Fakultät für Geistes- und Kulturwissenschaften



This collaborative project, funded by the European Commission from 2021-2025, brings together researchers, NGOs and artists from Austria, Belgium, France, Ghana, Germany, Italy, Mauritania, The Netherlands, Portugal, Romania, and Senegal. The goal is a critical revision of European migration discourses since the refugee "crisis" in 2015, and a fair narrative on migration.

The Horizon 2020 project “Crises as OPPORTUNITIES: Towards a Level Telling Field of Migration and a New Narrative of Successful Integration,” funded by the European Union, is located at the Interdisciplinary Center for Narrative Research, where humanities scholars conduct research on the topics of narrative and migration under the scientific coordination of Prof. Dr. Roy Sommer.

The international team, consisting of Dr. Moustapha Diallo, Ida Fábián, Dr. Carolin Gebauer, and Dr. Mariam Muwanga, investigates media representations of forced displacement and migration in order to model the dynamics of European migration debates by combining approaches from narrative theory and discourse analysis. In fostering a joint exchange between scientists, non-governmental organisations, and migrants, OPPORTUNITIES seeks to develop and test new discourse rules for a fair dialogue on migration and integration.

The international and interdisciplinary consortium of the project includes universities, research institutions, and non-governmental organisations from eleven European and African countries, including Austria, Belgium, France, Germany, Ghana, Italy, Mauretania, The Netherlands, Portugal, Romania, and Senegal. Toward the end of the project, the Koninklijke Vlaamse Schouwburg KVS theatre in Brussels will translate the project’s findings into a travelling stage production. The ensemble will tour through several European countries, including Germany; it will also visit Wuppertal.

For further information, please visit the website of the OPPORTUNITIES project or watch this video on Youtube.

Recent publications of the project:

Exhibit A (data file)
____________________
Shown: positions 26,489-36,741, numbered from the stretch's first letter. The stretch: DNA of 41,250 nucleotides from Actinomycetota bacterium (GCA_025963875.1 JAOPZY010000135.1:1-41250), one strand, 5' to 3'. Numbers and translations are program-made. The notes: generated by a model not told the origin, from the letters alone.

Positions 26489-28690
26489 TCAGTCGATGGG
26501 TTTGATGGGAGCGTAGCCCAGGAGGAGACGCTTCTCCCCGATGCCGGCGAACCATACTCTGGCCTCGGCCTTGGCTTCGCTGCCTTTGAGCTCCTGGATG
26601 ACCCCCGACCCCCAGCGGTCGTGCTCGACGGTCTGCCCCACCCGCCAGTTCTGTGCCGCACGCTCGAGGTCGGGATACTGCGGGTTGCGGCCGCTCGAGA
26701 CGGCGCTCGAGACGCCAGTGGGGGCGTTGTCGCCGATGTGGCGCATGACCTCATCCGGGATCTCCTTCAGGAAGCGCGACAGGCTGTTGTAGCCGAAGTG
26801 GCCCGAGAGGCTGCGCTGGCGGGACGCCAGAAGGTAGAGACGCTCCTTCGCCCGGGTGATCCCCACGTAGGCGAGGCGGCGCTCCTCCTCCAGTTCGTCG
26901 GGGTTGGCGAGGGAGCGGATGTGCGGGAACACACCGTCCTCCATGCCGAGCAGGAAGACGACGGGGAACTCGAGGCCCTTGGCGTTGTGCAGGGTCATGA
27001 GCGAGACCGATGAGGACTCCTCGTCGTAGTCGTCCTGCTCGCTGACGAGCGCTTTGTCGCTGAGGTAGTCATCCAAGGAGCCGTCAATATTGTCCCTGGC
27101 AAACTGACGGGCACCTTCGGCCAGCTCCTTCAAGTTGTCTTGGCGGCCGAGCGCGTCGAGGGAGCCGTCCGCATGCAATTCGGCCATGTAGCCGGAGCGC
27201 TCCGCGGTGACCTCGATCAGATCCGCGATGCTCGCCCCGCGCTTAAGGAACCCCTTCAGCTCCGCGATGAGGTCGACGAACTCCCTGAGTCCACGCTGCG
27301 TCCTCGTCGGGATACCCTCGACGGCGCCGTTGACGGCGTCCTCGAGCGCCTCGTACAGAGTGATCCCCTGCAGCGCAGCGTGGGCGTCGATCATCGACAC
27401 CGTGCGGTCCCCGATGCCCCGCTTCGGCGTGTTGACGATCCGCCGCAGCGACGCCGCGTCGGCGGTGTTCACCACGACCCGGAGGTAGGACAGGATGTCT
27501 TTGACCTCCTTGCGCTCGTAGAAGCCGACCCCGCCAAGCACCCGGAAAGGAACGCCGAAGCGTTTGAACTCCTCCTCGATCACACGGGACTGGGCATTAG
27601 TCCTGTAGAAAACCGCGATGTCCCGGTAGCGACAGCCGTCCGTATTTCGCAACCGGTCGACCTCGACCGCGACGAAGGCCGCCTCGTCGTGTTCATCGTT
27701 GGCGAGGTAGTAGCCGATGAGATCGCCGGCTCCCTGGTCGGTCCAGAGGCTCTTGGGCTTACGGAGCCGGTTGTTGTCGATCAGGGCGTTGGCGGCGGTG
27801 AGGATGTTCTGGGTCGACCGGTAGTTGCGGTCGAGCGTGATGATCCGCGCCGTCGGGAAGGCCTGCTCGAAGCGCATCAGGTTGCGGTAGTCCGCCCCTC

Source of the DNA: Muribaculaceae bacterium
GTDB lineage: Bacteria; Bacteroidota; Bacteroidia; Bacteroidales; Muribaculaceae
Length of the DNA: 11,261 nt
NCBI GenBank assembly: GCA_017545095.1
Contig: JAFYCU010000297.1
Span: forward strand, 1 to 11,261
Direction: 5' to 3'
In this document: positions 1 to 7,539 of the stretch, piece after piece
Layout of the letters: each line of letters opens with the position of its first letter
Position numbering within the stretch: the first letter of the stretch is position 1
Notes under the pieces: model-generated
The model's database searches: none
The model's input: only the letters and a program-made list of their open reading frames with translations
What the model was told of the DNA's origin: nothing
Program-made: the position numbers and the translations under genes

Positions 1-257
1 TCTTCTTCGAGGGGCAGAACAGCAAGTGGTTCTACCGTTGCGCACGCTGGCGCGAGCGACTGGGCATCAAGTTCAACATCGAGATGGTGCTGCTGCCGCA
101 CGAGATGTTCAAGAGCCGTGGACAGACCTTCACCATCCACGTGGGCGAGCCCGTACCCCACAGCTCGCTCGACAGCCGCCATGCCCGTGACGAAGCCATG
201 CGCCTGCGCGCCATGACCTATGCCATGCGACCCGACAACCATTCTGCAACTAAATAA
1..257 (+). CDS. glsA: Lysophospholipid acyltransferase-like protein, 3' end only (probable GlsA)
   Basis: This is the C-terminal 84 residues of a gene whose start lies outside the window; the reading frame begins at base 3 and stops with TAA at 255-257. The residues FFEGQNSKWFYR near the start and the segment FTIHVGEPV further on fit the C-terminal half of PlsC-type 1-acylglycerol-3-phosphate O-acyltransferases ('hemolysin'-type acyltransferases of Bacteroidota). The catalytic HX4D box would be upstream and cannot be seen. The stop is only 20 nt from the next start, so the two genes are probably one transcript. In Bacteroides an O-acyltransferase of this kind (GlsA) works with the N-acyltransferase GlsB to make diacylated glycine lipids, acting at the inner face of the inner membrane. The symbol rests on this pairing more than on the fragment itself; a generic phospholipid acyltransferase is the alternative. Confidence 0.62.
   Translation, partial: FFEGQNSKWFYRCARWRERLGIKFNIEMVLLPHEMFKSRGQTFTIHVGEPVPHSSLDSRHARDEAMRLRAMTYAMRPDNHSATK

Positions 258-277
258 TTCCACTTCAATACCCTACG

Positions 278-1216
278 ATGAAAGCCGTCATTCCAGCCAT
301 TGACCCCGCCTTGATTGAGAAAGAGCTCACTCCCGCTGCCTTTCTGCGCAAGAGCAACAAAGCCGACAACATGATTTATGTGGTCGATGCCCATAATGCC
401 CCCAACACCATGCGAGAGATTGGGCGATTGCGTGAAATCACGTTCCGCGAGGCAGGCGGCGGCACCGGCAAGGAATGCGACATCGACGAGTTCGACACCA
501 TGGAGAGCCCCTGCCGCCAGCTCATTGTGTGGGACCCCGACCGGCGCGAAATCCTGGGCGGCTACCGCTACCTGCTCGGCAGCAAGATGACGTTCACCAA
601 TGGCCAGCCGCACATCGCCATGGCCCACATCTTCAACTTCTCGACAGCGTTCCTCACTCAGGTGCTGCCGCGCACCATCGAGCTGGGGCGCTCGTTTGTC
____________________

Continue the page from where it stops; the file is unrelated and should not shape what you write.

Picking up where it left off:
Sommer, Roy. "The Slow Refugee: Transit as Stasis, Narrative Ethics, and Level Telling Fields" In: Humanities. 12.4 (2023): 59.

Gebauer, Carolin, and Roy Sommer (2022). Beyond Vicarious Storytelling: How Level Telling Fields Help Create a Fair Narrative on Migration. University of Wuppertal. [Working paper of the OPPORTUNITIES project 101004945 – H2020] 

Gebauer, Carolin, and Roy Sommer. “Crises as Opportunities – For a Fair Narrative on Migration.” BUW.OUTPUT 27.1 (2022): 30-35.

Gebauer, Carolin, and Roy Sommer, eds. Migration and Narrative: Key Terms and Concepts. Wuppertal: University of Wuppertal, 2021. [Glossary of the OPPORTUNITIES project 101004945 – H2020.]

Sommer, Roy. “Migration and Narrative Dynamics.” In The Routledge Companion to Narrative Theory, edited by Paul Dawson and Maria Mäkelä, 498–511. New York, NY and London: Routledge, 2022.

Sommer, Roy. “Narrative Dynamics and Migration: Centrifugal vs. Centripetal Forces.” Wuppertal: University of Wuppertal, 2022. [Working paper of the OPPORTUNITIES project 101004945 – H2020].

The OPPORTUNITIES-project has received funding from the European Union's Horizon 2020 research and innovation program under grant agreement n°101004945.

The Slow Novel: Reading and the Commodification of Time

The novel is a slow art form in more ways than one. While long genre fiction makes for a fast reading experience, characterized by suspense and narrative urgency, ‘slow’ narrative design, the art of complicating fictional worlds, has always been the domain of the long literary novel. Of course, short experimental forms can be difficult reads, too; as Roy Sommer's upcoming book will argue, however, it is the longform novel with its narrative excess, stylistic exuberance, labyrinthine plots, complex character constellations, intertextual networks, recursive structures, strategic redundancy and sheer scope that poses the biggest challenge to readerly attention – and allows us to think of reading as a subversive cultural strategy, challenging the commodification of time.

This project has received funding from the VolkswagenStiftung

"Libraries of the Mind: What Happens After Reading"

Roy Sommer’s essay “Libraries of the Mind. What Happens after Reading” engages with the nexus between narrative, reading and the future – the resonance of texts in our long-term memory. It explores various aspects of forgetting and remembering literature, including the potential and the limits of empirical and experimental approaches to our Kopfbibliotheken (‘libraries of the mind’). Blending concepts and metaphors from neuroscience, cognitive psychology and narrative theory, the featured article offers a phenomenological account of forgetting and remembering fiction. It introduces the metaphor of “architexture” to describe a hypothetical neuronal trace of our reading experiences, a vital element of worldview curation in a reader’s mind. You can read the essay here.

This project has received funding from the VolkswagenStiftung

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